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- Taiwan woke up on Sunday morning a very different island, following a series of political blows that dashed hopes of moving towards legalizing same-sex marriage.
- Last year, Taiwan’s highest court ruled that same-sex couples had the right to legally marry, and set a two-year deadline for legalization. The move seemingly set Taiwan on the path to becoming the first country in Asia to legalize marriage equality.
- But on Saturday, Taiwanese voters firmly rejected same-sex marriage in a series of referendums.
- President Tsai Ing-wen also resigned as party leader of the pro-independence Democratic Progressive Party (DPP) after it suffered a major electoral defeat.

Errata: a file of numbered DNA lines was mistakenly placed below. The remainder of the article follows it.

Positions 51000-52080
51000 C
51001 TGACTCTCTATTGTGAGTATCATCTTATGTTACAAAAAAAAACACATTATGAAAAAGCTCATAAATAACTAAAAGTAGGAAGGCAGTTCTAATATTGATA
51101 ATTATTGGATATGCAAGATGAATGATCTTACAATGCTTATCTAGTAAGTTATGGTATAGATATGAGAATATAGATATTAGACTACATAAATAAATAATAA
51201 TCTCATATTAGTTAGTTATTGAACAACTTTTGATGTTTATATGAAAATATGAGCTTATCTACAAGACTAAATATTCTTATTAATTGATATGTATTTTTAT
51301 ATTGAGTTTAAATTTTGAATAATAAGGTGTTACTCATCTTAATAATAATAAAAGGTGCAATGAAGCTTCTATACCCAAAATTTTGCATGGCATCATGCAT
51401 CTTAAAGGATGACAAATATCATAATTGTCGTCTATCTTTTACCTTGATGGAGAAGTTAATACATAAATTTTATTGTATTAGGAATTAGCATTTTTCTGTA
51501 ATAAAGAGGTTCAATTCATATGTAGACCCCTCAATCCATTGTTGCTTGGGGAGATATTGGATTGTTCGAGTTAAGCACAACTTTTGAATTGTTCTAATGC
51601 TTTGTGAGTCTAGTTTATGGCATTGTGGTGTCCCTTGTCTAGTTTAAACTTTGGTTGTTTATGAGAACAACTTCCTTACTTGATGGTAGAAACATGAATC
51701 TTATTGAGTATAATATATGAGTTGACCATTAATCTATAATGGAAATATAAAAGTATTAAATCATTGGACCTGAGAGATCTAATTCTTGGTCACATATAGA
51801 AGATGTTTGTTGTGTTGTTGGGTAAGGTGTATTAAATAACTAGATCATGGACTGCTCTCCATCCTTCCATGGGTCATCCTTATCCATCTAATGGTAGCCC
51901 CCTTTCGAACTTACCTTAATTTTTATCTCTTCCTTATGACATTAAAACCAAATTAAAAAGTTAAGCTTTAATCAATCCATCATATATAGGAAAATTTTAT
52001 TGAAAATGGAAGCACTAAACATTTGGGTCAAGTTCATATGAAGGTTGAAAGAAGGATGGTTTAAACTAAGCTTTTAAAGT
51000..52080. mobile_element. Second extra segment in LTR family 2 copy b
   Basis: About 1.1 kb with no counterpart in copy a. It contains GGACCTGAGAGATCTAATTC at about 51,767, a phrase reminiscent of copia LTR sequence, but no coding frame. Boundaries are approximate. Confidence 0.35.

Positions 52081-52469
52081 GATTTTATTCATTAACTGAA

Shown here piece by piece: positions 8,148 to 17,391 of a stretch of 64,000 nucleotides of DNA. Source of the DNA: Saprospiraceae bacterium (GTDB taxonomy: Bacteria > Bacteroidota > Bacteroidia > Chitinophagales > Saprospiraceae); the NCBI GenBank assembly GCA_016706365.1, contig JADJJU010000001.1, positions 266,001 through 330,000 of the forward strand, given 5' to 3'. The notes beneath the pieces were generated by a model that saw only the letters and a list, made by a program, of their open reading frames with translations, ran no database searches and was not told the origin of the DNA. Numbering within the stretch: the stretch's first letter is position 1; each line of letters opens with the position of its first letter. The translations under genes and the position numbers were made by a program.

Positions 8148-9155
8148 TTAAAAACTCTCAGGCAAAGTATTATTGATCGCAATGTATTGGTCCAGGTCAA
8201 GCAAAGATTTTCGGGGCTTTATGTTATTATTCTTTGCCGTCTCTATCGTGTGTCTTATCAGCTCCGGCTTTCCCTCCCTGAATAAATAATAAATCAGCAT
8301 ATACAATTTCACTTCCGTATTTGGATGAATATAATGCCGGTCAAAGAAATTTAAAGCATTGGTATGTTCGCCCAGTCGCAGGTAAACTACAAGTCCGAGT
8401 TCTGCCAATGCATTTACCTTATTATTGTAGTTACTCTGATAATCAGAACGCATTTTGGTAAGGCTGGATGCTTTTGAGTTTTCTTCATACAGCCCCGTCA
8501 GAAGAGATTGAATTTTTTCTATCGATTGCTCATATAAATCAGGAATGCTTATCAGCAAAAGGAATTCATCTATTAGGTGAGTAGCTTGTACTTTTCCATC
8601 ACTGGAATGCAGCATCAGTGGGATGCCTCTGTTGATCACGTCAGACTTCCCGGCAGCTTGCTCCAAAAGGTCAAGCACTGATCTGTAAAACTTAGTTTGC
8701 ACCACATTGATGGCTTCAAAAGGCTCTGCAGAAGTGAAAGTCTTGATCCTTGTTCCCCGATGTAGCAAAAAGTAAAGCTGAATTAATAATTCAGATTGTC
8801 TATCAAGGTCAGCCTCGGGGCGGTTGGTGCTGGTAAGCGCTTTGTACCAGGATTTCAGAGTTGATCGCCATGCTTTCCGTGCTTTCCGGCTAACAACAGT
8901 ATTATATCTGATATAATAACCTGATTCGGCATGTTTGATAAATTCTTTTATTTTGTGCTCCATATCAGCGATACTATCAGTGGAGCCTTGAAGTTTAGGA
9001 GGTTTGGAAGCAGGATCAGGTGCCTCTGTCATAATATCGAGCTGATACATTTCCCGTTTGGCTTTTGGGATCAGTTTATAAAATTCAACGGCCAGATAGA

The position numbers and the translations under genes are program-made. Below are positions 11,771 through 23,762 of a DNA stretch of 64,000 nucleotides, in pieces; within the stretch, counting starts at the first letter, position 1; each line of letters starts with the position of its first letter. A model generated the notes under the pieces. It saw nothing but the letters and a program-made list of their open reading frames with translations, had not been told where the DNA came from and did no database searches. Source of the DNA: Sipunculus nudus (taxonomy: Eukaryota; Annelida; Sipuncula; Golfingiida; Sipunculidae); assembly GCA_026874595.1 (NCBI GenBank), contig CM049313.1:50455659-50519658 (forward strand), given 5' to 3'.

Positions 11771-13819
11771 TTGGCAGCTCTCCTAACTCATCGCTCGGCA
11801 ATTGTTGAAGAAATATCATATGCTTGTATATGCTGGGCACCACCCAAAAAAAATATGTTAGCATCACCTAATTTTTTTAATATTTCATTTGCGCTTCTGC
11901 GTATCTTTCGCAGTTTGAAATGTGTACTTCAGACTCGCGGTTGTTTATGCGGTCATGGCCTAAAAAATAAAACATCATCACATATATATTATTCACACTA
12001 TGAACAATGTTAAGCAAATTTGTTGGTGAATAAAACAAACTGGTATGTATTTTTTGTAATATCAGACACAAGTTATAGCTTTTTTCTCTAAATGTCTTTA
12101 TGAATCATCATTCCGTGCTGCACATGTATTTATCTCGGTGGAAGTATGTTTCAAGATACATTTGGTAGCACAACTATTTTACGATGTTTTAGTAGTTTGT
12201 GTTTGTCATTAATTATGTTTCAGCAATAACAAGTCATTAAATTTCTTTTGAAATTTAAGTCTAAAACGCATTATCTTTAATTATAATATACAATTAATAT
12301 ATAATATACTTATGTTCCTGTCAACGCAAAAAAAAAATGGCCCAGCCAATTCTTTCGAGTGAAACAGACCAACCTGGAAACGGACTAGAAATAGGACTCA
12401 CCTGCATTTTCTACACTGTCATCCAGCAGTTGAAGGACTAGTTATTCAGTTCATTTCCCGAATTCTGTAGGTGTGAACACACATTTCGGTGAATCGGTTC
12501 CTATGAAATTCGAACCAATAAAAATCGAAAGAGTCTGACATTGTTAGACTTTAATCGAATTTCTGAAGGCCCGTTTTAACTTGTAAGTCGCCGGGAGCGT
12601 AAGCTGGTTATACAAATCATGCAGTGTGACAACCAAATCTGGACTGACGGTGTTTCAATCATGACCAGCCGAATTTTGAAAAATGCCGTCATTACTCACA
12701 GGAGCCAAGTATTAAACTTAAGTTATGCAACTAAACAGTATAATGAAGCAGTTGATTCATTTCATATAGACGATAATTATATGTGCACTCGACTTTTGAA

Following a series of referendums listed on the ballot for Saturday’s island-wide city mayoral elections, Taiwanese residents voted to reject same-sex marriage.
The vote on the contested island that China considers a breakaway province has also led to the resignation of President Tsai Ing-wen from the pro-Independence ruling Democratic Progressive Party (DPP, 民進黨 ), after her fierce rivals at the China-friendly Nationalist Party, or Kuomintang (KMT, 國民黨), won a number of key seats.See the rest of the story at Business Insider
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